EUOBSERVER / BRUSSELS - With President Nicolas Sarkozy engaged in a high-stakes game of chicken with French people over retirement age reforms, the rolling strikes and threats of fuel shortages across the country have sparked a tart exchange on the merits of keeping the European Parliament seat in Strasbourg.
The parliament's travel bureau on Tuesday (19 October) warned in a memo to all euro-deputies that the ongoing demonstrations have "seriously perturbed" Strasbourg public transport, including shuttle buses or "navettes" between the parliament and downtown.
"It is not known when the situation will be back to normal," the email, seen by EUobserver, said.
The travel bureau added that while aeroplane and train transport faces cancellations, the high-speed Thalys train chartered to take staff back to Brussels on Thursday afternoon, would run as normal.
A query from British liberal MEP Sarah Ludford if the travel bureau knows if there is sufficient fuel for cars and buses to make it to airports in Frankfurt and Basle met with a reminder that as Strasbourg is so near the border, there should be no problem.
"I hope you are aware that the German border is quite close to Strasbourg so there won't be any problem with the availability of fuel. A situation like the one we are going through could be problematic in Brussels but not here in Strasbourg," it said.
The dig at Brussels "outraged" Belgian liberal MEP and former foreign minister Annemie Neyts-Uyttebroeck.
The European Parliament's monthly travelling circus from Belgium to France is enshrined in the EU treaty but is an old bone of contention in the assembly.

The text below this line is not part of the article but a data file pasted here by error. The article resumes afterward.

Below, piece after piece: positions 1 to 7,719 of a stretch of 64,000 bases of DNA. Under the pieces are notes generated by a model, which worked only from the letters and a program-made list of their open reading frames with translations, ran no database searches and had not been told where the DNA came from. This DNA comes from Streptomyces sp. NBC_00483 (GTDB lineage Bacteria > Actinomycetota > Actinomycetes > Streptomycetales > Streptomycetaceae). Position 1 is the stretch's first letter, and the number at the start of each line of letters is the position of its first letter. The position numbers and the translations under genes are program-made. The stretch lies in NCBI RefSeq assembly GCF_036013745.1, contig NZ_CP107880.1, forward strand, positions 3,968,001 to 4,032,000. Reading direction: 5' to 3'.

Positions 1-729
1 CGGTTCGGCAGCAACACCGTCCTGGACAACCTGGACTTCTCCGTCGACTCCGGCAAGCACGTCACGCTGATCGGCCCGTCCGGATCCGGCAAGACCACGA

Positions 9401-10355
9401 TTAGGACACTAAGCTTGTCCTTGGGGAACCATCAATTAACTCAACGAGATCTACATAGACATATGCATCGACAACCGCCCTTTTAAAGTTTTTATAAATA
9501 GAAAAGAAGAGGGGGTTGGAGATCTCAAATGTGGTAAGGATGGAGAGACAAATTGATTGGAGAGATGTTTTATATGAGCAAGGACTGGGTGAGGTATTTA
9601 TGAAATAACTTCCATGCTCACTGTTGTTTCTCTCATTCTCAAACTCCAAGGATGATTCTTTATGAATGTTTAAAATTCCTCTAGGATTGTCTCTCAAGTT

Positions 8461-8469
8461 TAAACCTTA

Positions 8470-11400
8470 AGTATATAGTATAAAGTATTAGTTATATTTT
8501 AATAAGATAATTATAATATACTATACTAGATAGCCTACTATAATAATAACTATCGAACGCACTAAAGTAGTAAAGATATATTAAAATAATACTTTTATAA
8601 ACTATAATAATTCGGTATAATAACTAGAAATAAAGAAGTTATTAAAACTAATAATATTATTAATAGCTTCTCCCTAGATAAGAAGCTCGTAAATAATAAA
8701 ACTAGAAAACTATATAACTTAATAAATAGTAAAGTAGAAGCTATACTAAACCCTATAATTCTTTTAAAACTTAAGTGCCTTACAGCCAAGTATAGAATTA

British Conservative MEP last week called for the EU to combine into one the normal two September sessions in Strasbourg in order to "save taxpayers" and "save the environment" the €15 million cost and 1,600 tonne carbon footprint of each French plenary.
Conservative MEP Ashley Fox this morning launched his bid to save taxpayers 15 Million Euro and save the environment from 1600 tonnes of needless carbon dioxide. Mr Fox wants to combine the two Strasbourg plenary sessions scheduled for September 2012 into one.
For her part Ms Annemie Neyts-Uyttebroeck said: "I've never got involved in the Brussels-Strasbourg debate because I want to respect the treaty," she wrote back.
She defended Brussels' record on hosting the EU institutions, however. "You are free not not to love Brussels, but it is an eternity since there has been any shortage of fuel in Belgium."
Filling her own tank to the brim with sarcasm, she added: "Perhaps you simply meant that, given the proximity to the German border, a coach would probably have just enough fuel to reach the first service stations in Germany? And maybe our unfortunate colleague could even reach Germany on foot?"